Router1(config-router)#neighbor 172.18.5.3 password password_number1
Router1(config-router)#neighbor 192.168.1.5 password password_number2
Router1(config-router)#neighbor 192.168.2.5 password password_number3

Note that we have configured different passwords on each peer, and each password is between 12 and 24 characters long, as we discussed in Recipe 9.16.

We have configured an AS Path filter to each of the ISP peers to prevent them from using our network for transit purposes:

Router1(config)#router bgp 65500
Router1(config)#ip as-path access-list 15 permit ^$
Router1(config-router)#neighbor 192.168.1.5 filter-list 15 out
Router1(config-router)#neighbor 192.168.2.5 filter-list 15 out

We have followed Recipe 9.11 to replace the entire Internet routing table with a default route. This router then passes its default route along to the internal BGP router, which forces us to be careful that we don't distribute the default back to the ISP routers:

Router1(config)#ip route 0.0.0.0 0.0.0.0 192.168.101.0 1
Router1(config)#ip route 0.0.0.0 0.0.0.0 192.168.102.0 2
Router1(config)#ip prefix-list CREATE-DEFAULT seq 10 permit 192.168.101.0/24
Router1(config)#ip prefix-list CREATE-DEFAULT seq 20 permit 192.168.102.0/24
Router1(config)#ip prefix-list BLOCK-DEFAULT permit 0.0.0.0/0 ge 1
Router1(config)#route-map DEFAULT-ROUTE permit 10
Router1(config-route-map)#match ip address prefix-list CREATE-DEFAULT
Router1(config-route-map)#exit
Router1(config)#router bgp 65500
Router1(config-router)#neighbor 172.18.5.3 remote-as 65500
Router1(config-router)#neighbor 172.18.5.3 default-origniate route-map DEFAULT-ROUTE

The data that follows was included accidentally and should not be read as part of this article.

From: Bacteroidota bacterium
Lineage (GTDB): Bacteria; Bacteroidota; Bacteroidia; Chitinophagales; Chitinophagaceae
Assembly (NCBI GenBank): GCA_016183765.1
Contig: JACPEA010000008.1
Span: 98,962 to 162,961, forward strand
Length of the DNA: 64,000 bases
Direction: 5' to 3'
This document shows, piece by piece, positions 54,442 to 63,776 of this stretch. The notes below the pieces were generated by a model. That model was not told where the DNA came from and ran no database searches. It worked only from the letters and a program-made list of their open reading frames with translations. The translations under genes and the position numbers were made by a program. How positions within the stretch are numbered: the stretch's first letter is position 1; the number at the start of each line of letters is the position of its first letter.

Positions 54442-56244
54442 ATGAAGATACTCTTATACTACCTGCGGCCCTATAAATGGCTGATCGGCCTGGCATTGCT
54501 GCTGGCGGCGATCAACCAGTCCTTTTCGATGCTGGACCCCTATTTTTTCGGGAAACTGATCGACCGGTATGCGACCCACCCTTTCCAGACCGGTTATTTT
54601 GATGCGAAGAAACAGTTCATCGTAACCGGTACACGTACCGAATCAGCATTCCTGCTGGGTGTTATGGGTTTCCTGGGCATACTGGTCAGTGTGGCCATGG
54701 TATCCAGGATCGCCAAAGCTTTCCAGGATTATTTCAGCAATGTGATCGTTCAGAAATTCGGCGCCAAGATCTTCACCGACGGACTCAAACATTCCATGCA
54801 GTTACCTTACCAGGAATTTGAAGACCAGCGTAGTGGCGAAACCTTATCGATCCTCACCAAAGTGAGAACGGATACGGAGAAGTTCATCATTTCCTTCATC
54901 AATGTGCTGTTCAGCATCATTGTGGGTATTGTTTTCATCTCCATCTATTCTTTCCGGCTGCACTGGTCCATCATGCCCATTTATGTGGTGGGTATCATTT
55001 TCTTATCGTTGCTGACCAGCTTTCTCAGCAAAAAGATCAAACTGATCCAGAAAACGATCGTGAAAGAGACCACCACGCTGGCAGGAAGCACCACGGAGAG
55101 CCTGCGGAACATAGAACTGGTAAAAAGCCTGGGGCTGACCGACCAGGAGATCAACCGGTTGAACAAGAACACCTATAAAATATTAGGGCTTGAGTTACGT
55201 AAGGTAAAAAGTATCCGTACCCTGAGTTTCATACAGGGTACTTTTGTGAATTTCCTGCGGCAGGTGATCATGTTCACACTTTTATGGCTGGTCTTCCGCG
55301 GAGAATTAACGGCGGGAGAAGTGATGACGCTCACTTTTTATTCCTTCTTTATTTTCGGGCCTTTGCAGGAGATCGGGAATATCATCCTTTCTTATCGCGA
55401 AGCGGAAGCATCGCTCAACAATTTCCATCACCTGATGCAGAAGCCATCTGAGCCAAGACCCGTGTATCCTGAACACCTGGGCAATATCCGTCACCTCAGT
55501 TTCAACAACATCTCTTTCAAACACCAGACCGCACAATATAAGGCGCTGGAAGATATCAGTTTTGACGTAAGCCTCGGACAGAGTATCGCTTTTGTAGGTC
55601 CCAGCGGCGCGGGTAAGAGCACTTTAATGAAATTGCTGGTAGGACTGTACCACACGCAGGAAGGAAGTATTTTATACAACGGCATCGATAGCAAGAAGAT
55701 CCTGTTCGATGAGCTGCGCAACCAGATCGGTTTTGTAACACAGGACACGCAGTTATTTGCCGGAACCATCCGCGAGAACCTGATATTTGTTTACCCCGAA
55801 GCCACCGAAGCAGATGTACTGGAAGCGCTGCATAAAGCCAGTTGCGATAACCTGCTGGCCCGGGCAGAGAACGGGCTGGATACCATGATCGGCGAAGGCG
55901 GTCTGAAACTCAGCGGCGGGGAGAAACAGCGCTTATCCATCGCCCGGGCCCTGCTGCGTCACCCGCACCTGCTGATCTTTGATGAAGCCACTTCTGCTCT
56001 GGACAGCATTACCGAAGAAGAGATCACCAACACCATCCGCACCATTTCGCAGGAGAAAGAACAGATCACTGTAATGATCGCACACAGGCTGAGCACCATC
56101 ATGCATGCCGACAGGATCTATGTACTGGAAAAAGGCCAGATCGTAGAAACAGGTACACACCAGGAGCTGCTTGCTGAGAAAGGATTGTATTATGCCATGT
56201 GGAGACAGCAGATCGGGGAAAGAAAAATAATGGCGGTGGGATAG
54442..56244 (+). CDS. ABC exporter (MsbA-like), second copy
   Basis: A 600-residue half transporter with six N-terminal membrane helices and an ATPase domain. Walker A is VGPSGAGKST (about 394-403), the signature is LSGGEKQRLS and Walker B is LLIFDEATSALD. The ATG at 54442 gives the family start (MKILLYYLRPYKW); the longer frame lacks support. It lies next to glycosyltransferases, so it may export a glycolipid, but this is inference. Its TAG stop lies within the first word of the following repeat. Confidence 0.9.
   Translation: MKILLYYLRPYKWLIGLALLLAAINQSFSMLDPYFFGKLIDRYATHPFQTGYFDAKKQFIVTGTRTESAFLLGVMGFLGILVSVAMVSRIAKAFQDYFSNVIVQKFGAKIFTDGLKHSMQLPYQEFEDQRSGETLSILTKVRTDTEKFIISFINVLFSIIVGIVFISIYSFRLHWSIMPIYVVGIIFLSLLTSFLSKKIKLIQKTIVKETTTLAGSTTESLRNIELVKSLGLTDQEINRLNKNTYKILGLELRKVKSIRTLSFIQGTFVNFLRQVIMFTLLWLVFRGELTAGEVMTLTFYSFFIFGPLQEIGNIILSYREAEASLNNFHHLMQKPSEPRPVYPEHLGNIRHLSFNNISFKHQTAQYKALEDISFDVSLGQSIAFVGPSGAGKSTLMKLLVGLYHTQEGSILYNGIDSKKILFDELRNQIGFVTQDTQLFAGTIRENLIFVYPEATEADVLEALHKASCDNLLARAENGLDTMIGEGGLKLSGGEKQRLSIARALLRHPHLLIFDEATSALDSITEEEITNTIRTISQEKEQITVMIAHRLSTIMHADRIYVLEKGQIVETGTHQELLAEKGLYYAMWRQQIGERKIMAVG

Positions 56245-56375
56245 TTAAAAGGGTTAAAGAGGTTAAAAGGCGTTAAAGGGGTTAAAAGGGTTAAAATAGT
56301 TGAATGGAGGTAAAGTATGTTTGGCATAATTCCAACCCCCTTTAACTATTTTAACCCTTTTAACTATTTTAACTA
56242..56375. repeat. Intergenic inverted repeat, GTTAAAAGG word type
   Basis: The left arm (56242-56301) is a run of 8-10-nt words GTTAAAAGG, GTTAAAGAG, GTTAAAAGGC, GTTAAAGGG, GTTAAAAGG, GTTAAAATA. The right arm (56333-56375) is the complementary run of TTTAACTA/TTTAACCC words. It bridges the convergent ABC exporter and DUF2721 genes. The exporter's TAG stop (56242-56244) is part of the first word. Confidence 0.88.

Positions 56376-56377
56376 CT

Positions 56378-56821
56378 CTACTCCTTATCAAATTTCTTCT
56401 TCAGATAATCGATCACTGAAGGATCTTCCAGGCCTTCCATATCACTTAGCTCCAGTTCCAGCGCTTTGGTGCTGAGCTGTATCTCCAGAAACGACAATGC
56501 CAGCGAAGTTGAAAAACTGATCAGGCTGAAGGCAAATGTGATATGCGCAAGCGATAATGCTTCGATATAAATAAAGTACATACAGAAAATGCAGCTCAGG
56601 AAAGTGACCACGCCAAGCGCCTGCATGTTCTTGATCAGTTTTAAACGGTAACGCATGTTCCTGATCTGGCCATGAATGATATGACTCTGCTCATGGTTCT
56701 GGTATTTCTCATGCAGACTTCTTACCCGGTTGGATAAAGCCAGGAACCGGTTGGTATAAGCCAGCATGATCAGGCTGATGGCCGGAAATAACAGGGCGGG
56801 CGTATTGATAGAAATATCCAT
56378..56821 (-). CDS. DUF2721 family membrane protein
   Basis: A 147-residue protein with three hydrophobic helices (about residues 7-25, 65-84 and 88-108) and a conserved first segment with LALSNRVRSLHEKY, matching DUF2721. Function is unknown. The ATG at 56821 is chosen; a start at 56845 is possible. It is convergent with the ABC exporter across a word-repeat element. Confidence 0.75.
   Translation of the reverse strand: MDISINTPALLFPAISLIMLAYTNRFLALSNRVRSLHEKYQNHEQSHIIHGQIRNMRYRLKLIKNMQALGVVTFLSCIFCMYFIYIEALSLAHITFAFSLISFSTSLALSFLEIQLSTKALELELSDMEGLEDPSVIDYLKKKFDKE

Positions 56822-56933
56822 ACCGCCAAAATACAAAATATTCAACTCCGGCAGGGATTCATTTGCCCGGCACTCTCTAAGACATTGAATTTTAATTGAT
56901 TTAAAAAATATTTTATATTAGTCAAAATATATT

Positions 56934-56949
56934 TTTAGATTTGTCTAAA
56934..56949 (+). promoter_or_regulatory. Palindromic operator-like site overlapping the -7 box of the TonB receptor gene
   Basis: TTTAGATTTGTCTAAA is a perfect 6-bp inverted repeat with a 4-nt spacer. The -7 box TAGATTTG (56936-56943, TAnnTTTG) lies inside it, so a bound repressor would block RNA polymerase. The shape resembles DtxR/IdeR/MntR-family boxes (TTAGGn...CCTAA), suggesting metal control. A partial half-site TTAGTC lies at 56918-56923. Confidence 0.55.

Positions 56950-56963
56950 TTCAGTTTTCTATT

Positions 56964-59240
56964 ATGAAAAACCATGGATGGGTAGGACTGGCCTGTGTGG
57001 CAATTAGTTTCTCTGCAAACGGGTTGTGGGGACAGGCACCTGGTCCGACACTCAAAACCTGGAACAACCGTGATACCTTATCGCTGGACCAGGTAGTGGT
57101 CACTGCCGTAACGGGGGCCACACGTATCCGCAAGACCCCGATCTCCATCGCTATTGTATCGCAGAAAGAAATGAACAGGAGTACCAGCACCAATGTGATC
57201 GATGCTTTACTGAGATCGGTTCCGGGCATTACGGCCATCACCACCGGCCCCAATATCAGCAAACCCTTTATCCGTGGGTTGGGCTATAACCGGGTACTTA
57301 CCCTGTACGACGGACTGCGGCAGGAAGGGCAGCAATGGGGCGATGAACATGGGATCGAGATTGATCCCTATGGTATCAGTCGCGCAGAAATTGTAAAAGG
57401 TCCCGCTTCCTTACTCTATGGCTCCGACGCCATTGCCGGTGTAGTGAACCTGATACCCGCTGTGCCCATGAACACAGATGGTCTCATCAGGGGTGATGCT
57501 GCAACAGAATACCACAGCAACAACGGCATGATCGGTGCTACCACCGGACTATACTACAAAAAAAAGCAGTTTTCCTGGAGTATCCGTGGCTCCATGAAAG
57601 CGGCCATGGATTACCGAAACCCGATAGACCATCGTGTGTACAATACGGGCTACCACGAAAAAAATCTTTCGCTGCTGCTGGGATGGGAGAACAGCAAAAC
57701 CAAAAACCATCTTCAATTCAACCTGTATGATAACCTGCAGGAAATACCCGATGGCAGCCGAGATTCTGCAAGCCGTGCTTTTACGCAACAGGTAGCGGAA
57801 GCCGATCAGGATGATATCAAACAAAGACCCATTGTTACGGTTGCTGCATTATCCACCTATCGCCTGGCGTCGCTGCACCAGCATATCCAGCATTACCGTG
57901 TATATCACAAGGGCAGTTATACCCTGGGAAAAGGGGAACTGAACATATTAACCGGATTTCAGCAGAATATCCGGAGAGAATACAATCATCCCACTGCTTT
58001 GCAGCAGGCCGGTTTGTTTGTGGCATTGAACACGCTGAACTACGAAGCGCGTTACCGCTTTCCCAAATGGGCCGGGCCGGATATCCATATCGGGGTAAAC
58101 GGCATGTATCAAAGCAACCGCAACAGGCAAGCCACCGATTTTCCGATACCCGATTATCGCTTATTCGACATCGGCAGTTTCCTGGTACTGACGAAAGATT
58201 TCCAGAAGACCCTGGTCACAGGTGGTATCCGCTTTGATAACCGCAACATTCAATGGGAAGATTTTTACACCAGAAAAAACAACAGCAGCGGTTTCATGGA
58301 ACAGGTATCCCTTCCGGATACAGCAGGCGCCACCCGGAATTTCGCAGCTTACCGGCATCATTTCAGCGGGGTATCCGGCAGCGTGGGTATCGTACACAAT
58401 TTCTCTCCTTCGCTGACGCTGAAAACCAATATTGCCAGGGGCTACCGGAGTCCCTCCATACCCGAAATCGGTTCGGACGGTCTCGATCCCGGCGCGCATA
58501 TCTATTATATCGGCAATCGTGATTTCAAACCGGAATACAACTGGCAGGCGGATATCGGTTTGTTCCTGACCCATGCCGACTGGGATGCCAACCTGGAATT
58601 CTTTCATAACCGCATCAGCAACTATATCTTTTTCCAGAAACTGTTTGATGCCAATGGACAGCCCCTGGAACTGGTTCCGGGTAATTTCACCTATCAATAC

Router1(config-router)#neighbor 192.168.1.5 remote-as 65510
Router1(config-router)#neighbor 192.168.1.5 prefix-list CREATE-DEFAULT in
Router1(config-router)#neighbor 192.168.1.5 prefix-list BLOCK-DEFAULT out
Router1(config-router)#neighbor 192.168.2.5 remote-as 65520
Router1(config-router)#neighbor 192.168.2.5 prefix-list CREATE-DEFAULT in
Router1(config-router)#neighbor 192.168.2.5 prefix-list BLOCK-DEFAULT out

Next, we have used Recipe 9.7 to make ISP #2 less attractive for outbound traffic. This may be because this ISP has higher usage charges, or perhaps it is a lower bandwidth connection. Using Local Preference for this ensures that all of the BGP routers inside the AS can share this information about the best outbound path:

Router1(config)#route-map LOCALPREF permit 10
Router1(config-route-map)#set local-preference 75
Router1(config-route-map)#exit 
Router1(config)#router bgp 65500
Router1(config-router)#neighbor 192.168.2.5 route-map LOCALPREF in

And, finally, we have followed Recipe 9.13 to make sure that inbound traffic from the public Internet also uses the link through ISP #1 preferentially:

Router1(config)#route-map PREPEND permit 10
Router1(config-route-map)#set as-path prepend 65500 65500
Router1(config-route-map)#exit 
Router1(config)#router bgp 65500
Router1(config-router)#neighbor 192.168.2.5 route-map PREPEND out

You should feel free to mix and match these types of configuration elements to make your configuration match your requirements.

Many backbone ISPs have looking glass servers that allow you to see how your BGP routes look several hops away from your network. These are generally web pages that allow you to submit show BGP type queries for specific routes. You can find a list of looking glass servers around the world on http://www.traceroute.org. This site also lists a large number of traceroute servers, which will allow you to test which paths inbound connections will use to reach your network.

See Also

Recipe 9.4; Recipe 9.5; Recipe 9.7; Recipe 9.11; Recipe 9.13; Recipe 9.16





Cisco IOS Cookbook
Cisco IOS Cookbook (Cookbooks (OReilly))
ISBN: 0596527225
EAN: 2147483647
Year: 2004
Pages: 505